This blog has been established for the exchange of ideas. Posts do not necessarily reflect the philosophies of the Seminary.
Dr. Nijay Gupta
Dr. J. Richard Middleton
Dr. Deana Porterfield
When I was a young Christian, I was led to believe that “worldly” identity and attachments were sinful and all that mattered was worshipping Jesus Christ “in spirit.” Taken to an extreme, the idea meant to me that cultural aspects of this earthly life were temporary and, therefore, obstacles in the way of our eternal and spiritual identity. Perhaps the most memorable example of this came with the push in our youth group to destroy all of our “secular” music and the expectation we would only listen to Christian music. Perhaps another tacit assumption was that the “strong” believers would limit their participation in “secular” clubs and sports, and would devote more time to church activities (student leader board, church choir, youth group, etc.).
The Native American sits next to the Congolese man to discuss the Pan-African/Swahili group. The Nigerian man greets the Anglo woman while the Myanmar-Burmese man speaks with the African American woman. The Rwandan and Eritean men take their seats and prepare to meet. This is not the opening of a United Nations session. This is the leadership team at my church in Buffalo N.Y. sitting down together to ask the questions that will guide and shape their ministries.
The Cross and Gendercide: A Theological Response to Global Violence Against Women and Girls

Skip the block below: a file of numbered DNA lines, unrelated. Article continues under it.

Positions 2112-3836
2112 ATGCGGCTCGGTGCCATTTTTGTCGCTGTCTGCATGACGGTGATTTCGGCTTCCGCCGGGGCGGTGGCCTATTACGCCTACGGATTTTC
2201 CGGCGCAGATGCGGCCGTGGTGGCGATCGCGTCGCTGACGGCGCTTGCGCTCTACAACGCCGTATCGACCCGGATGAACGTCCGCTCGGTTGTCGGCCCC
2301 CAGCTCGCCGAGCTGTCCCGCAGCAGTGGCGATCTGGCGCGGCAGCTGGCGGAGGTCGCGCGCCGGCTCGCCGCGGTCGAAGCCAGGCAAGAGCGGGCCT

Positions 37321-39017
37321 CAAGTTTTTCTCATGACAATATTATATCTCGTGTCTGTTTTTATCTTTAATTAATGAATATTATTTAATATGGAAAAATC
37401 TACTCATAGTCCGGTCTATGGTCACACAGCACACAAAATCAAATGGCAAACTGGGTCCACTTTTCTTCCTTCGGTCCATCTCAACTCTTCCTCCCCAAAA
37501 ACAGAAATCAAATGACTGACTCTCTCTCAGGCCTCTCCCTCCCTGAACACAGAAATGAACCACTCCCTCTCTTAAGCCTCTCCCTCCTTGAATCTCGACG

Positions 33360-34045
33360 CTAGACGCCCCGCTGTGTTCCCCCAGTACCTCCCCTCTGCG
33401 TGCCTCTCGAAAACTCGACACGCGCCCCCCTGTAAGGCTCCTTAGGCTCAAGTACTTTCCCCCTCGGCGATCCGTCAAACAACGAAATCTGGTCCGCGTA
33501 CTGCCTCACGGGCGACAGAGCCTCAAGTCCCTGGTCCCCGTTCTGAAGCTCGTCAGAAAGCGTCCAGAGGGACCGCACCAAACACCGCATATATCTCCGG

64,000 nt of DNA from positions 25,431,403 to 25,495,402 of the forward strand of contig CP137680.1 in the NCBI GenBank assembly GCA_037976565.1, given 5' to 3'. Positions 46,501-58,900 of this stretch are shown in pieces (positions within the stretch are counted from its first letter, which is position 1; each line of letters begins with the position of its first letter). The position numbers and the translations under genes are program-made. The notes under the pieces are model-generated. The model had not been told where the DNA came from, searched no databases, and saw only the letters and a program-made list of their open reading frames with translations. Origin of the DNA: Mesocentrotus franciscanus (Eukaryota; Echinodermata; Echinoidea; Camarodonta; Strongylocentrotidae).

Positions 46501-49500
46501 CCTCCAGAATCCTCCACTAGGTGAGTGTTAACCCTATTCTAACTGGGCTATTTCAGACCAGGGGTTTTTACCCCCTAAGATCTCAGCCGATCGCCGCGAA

I often say as I listen to preaching that I can tell where the theological thrust of focus of the preacher is. We preach what we believe. My core belief, the one thought that I hope and try to convey to persons in every sermon that I preach is this: God’s grace is real and available, without qualification or precondition or any stipulation. It is “good to go.”
I entered into lent this year captivated by the idea of anticipating the resurrection. It has been 10 years since I began to observe Lent. During those years I have fasted from habits and I have fasted from food. I have contemplated dying to self, wrestling with sin, and receiving forgiveness. But this year as I entered Lent I was captivated by the anticipation of the Resurrection.
O wretched man that I am! Who will deliver me from this body of death? Romans 7:24
In the Old Testament book of Joel, we see the author warning the Israelites about a plague of locusts which will come and overtake their lands, destroying their crops, and leaving them with no food. This coming locust invasion is the direct result of their disobedience to God. But it’s not too late, this invasion can be stopped if the people will just repent of their sins and follow God.
In the Deep South, although the first day of spring is still officially a few weeks away, the plants and trees around my neighborhood are beginning to show signs of re-birth. Winter is slipping away. Shoots and blossoms, while mostly dormant at present, will soon burst forth with glorious expression.
After I had completed my Master of Divinity degree I engaged in many seminars, professional development events, spiritual life refreshments, and other ongoing educational opportunities. But I was "chomping at the bit" for something much more rigorous, a kind of personal and professional development that had real accountability and required authentic advancement.
I was in my late 50s when I made the decision to start the D. Min. program. At that point, my time was divided between two challenging occupations. For half of each week, I was engaged in the practice of law at a large law firm. For the other half of each week, I was employed as the assistant director of U. S. ministries for an association of churches.
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